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Five points the City needs government to heed during Brexit negotiations

Mark Boleat
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Early Morning Views Over The River Thames
The City needs clarity and swift movement from government in order to advance trade and investment opportunities (Source: Getty)

To a huddle of European journalists, Jens Weidmann, president of the Bundesbank, claimed that Frankfurt could be attractive and would welcome newcomers. This is of course just the latest marketing attempt by our competing continental financial centres wanting take some of the City’s business. But how does the City respond?

We are of course used to competition and welcome it, as there are many reasons why London is the world’s leading financial centre, from stable rule of law, well developed infrastructure, to world-class universities and employees. Dublin, Paris, Frankfurt and Luxembourg all have their merits, but size is the big issue, with the UK’s financial and professional services sector dwarfing any of its continental rivals. Even Weidmann admitted he does not expect a mass exodus from London to Frankfurt.

It is possible that any business which is lost to London may well move further afield to the likes of New York, Hong Kong and Singapore for operations which aren’t EU related, which would be a detriment to the European continent as a whole.

To maintain London’s position, what is the City looking for in the upcoming Brexit negotiations? We strongly support the five-point plan advocated by the TheCityUK, the body that represents UK-based financial and related professional services.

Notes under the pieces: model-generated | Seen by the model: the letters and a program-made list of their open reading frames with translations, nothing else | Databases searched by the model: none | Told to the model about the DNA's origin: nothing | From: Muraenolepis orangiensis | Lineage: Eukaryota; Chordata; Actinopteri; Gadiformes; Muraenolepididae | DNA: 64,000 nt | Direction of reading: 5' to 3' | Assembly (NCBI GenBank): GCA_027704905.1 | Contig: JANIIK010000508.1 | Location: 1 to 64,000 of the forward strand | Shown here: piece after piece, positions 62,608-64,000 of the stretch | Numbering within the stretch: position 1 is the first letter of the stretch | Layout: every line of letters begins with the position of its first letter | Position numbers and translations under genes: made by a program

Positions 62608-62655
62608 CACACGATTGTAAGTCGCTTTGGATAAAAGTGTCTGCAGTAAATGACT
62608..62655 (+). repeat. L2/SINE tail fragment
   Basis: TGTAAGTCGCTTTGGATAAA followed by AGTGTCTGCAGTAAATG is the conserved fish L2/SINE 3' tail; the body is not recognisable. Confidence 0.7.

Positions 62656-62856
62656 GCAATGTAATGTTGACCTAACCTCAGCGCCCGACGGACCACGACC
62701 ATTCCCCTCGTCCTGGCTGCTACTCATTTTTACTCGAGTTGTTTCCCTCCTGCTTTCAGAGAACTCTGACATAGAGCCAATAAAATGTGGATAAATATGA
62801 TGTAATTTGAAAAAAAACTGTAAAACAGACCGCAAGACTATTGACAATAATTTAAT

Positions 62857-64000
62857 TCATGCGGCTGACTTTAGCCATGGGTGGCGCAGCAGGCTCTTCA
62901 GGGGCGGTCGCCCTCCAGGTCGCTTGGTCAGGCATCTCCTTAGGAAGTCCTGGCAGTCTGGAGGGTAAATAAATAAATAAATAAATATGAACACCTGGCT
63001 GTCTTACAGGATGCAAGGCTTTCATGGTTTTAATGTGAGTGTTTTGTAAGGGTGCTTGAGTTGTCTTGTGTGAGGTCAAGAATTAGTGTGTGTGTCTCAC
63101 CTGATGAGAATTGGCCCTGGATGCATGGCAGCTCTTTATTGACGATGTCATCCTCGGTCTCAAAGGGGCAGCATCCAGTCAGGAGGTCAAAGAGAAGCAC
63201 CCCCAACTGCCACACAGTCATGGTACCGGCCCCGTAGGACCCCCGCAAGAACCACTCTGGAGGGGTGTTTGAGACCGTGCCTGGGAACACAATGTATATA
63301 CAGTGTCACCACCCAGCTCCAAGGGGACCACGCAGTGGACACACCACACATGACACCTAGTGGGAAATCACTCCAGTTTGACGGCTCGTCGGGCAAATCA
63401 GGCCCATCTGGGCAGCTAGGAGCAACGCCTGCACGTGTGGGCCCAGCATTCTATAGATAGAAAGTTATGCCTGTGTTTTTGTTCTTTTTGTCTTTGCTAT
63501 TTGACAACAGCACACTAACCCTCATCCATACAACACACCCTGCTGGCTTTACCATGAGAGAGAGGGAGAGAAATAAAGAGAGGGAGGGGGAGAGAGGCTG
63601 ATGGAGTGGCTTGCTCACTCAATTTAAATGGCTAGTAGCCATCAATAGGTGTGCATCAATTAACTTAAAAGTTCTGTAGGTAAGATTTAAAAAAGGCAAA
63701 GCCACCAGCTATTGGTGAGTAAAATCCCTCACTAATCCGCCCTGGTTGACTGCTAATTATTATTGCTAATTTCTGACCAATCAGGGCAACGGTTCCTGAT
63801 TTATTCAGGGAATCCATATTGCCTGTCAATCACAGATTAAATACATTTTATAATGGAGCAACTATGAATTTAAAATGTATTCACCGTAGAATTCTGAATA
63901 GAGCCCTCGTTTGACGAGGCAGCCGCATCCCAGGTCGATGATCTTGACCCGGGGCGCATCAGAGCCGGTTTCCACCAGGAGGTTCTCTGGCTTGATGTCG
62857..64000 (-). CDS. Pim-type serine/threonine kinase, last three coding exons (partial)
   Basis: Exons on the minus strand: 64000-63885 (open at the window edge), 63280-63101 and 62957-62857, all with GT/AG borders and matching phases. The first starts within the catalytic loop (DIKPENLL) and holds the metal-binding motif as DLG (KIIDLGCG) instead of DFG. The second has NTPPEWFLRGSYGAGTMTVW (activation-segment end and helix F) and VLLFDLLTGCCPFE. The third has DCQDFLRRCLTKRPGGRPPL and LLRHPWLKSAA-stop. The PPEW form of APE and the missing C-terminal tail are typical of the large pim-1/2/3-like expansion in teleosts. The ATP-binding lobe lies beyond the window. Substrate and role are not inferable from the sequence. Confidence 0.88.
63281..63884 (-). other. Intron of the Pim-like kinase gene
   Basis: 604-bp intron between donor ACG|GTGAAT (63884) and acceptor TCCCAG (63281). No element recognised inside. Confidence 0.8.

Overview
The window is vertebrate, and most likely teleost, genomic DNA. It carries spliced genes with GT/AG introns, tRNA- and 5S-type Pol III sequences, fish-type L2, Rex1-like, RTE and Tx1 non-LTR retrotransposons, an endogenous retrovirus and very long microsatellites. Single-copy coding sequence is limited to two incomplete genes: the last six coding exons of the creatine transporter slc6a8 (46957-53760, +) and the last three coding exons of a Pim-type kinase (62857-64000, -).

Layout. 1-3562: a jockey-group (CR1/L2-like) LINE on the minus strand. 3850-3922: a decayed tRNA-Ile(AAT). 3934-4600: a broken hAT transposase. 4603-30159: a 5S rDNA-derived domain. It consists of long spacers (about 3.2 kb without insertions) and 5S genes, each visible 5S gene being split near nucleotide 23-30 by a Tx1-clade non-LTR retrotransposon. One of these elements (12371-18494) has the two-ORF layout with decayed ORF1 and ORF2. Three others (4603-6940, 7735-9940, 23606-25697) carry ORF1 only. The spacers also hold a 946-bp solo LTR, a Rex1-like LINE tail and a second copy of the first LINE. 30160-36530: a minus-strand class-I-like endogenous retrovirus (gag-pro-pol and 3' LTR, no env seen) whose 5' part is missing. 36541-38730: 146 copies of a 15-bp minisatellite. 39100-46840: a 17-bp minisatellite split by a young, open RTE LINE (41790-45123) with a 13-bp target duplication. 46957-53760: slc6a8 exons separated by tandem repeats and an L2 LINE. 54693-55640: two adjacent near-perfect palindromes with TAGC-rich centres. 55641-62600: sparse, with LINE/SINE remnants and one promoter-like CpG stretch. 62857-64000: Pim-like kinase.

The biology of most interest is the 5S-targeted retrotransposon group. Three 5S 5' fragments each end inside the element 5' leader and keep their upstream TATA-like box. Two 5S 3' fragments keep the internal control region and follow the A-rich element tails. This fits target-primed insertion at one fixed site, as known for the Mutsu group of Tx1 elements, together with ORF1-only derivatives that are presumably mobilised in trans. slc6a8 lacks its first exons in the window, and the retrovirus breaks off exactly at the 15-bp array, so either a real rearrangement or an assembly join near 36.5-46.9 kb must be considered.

1) Deliver clarity and stability to the best extent possible. The exit process must be orderly to ensure financial stability with a clear view of the framework for the UK’s future relationship with the EU and the global economy.

2) Defend the UK’s pre-eminent position in financial and related professional services. These are times of growing global competition, and the UK must work hard to retain and enhance existing business flows and secure future business opportunities.

3) Map out an exit from the EU which maintains access to key markets while safeguarding future relations. The UK needs to secure Single Market access on terms that resemble as closely as possible the access we currently enjoy, including through a bespoke British option for passporting.

4) Move swiftly to advance trade and investment opportunities with the rest of the world – both in developed and developing economies. The UK can only do this by bolstering its already strong links with the US and Japan, redoubling efforts in key emerging markets such as China and India, as well as identifying valuable opportunities in others.

5) Develop an even deeper partnership between government, regulators and business. This will attract more foreign direct investment and sustain the industry’s exports.

The most important thing to remember when entering into negotiations on anything from business deals to buying a home is what you are negotiating for, and what you are looking to achieve. The upcoming Brexit talks between the UK and EU will be extremely complex, as they involve unravelling decades of treaties and regulations, but are of vital importance to our country. It is our task as a voice for industry to ensure that the government fully understands and appreciates the implications for the financial and professional services sector of every decision that it takes when the ball gets rolling next year.

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